Detecting gradual and abrupt changes in hydrological records

Charles Rougé, Yan Ge, Ximing Cai

Research output: Contribution to journalArticlepeer-review


Hydrological time series increasingly exhibit non-stationarity, e.g., variables such as precipitation and streamflow values do not maintain a consistent mean over long periods, due to natural and anthropogenic changes. Detecting whether such shifts are gradual or abrupt is a growing concern for water resources planning and management. This paper shows that conventional trend and change-point tests do not adequately enable these two types of change to be distinguished. We propose a method for combining the rank correlations of the Mann-Kendall and Pettitt statistics to extract an indicator whose value determines whether a shift observed in a given time series is gradual or abrupt. This method allows the success rate to be independent of the length of record, and it is validated with Monte-Carlo experiments. The limitations caused by the short and noisy nature of hydroclimatic time series are discussed. As an application, the proposed method provides useful insights on changes in hydroclimatic variables in the United States during 1910-2009 using time series from 1217 stations in the United States Hydroclimatic Data Network (USHCN).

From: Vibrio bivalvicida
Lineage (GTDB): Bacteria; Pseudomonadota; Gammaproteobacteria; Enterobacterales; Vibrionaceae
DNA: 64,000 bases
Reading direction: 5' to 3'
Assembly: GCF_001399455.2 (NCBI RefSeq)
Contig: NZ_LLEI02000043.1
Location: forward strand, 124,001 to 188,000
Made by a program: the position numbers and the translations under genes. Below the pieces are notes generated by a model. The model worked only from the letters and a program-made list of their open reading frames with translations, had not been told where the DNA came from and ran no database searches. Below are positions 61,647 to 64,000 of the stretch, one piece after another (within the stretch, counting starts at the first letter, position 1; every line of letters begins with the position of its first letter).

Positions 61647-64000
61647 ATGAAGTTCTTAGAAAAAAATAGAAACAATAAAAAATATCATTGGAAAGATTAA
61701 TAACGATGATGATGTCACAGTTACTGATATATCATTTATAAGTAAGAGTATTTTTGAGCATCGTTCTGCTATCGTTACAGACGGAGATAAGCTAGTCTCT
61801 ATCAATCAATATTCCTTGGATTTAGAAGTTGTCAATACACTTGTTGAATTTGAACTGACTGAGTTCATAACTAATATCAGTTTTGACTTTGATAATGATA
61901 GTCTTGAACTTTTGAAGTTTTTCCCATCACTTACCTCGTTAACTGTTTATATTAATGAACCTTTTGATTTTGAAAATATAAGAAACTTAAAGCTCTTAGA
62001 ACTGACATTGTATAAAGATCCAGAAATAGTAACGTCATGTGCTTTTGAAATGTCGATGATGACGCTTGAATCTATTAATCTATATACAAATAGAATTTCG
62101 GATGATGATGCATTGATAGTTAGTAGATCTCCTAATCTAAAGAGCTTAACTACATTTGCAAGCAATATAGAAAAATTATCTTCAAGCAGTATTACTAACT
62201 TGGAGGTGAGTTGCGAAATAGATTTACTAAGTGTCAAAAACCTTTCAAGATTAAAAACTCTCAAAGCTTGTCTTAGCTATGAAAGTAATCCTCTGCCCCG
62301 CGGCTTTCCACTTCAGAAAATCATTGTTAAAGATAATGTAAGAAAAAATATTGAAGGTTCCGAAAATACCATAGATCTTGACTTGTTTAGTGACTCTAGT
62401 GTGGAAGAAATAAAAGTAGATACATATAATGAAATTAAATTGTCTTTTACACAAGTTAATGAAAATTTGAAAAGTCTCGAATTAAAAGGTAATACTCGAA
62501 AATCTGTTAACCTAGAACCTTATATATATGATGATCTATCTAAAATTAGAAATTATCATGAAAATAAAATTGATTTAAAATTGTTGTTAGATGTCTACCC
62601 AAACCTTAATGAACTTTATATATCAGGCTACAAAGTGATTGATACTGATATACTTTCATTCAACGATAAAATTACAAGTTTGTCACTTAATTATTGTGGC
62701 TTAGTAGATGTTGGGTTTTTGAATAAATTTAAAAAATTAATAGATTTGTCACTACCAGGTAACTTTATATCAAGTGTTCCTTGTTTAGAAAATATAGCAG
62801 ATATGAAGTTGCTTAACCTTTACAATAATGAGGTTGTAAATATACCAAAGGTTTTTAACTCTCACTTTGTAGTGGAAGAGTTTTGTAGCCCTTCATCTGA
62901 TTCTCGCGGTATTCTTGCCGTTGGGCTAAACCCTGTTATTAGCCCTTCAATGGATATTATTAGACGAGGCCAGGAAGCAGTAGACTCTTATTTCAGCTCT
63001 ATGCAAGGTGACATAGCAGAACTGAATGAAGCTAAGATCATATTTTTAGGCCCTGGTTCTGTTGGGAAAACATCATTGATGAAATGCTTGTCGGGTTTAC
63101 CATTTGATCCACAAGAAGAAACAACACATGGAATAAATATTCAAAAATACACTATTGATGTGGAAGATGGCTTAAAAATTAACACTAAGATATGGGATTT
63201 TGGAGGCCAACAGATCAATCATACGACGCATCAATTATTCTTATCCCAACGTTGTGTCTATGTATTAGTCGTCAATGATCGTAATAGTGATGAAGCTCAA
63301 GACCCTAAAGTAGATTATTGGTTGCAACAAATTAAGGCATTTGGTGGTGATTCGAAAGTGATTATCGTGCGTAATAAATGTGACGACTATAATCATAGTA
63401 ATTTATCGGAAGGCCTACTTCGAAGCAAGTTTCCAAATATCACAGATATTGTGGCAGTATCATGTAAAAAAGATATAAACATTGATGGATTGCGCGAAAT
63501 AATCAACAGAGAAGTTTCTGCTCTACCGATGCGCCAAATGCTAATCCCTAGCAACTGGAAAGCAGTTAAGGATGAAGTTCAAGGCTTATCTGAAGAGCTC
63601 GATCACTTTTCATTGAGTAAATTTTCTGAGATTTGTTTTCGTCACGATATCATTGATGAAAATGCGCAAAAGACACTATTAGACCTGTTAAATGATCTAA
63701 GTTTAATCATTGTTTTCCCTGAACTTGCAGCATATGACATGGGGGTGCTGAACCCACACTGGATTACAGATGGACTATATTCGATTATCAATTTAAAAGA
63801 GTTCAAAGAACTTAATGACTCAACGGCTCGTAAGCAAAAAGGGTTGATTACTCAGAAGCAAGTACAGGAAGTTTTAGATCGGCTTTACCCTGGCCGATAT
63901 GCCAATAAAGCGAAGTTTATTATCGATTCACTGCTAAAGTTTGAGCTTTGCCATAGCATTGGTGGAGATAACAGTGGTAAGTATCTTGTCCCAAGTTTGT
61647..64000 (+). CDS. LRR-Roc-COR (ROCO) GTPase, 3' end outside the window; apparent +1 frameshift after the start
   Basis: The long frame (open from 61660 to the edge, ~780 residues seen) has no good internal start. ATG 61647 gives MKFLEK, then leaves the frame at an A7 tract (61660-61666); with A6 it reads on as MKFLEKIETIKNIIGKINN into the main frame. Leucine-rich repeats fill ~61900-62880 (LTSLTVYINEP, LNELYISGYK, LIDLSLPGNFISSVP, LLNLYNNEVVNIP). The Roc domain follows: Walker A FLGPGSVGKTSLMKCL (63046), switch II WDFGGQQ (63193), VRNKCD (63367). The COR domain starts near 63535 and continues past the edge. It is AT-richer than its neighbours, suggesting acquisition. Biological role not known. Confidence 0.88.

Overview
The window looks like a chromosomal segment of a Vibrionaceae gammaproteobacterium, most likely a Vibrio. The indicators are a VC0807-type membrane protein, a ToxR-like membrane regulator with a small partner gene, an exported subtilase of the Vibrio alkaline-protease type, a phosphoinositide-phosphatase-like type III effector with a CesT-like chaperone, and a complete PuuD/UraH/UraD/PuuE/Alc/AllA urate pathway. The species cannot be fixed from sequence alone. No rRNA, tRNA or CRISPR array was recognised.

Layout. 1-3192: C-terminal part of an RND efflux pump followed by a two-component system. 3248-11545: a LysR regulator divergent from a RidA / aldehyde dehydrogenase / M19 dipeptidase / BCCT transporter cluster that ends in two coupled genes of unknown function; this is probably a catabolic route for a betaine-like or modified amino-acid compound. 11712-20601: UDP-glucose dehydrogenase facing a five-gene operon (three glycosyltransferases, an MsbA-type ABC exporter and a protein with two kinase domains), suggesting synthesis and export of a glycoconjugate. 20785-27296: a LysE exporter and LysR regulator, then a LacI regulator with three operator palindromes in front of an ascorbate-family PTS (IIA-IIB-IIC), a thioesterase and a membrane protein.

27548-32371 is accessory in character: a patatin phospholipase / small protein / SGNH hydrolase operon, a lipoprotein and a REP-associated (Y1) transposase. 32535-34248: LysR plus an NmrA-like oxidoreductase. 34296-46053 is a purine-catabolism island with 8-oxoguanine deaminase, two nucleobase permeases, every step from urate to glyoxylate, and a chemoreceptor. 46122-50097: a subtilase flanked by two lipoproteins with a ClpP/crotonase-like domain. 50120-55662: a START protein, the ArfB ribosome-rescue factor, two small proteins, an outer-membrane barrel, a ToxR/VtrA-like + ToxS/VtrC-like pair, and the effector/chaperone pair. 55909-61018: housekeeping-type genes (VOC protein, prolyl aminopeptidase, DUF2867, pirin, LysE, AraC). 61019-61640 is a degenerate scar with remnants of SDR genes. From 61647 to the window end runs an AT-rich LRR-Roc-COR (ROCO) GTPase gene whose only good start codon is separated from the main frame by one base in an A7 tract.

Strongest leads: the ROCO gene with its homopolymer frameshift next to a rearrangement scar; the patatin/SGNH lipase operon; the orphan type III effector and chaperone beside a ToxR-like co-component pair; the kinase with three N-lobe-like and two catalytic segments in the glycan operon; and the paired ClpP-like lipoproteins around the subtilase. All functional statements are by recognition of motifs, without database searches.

Original languageEnglish (US)
Pages (from-to)33-44
Number of pages12
JournalAdvances in Water Resources
StatePublished - Mar 2013


  • Change-point test
  • Climate change
  • Duration of a change
  • Hydrological statistics
  • Non-stationarity
  • Trend test

ASJC Scopus subject areas

  • Water Science and Technology


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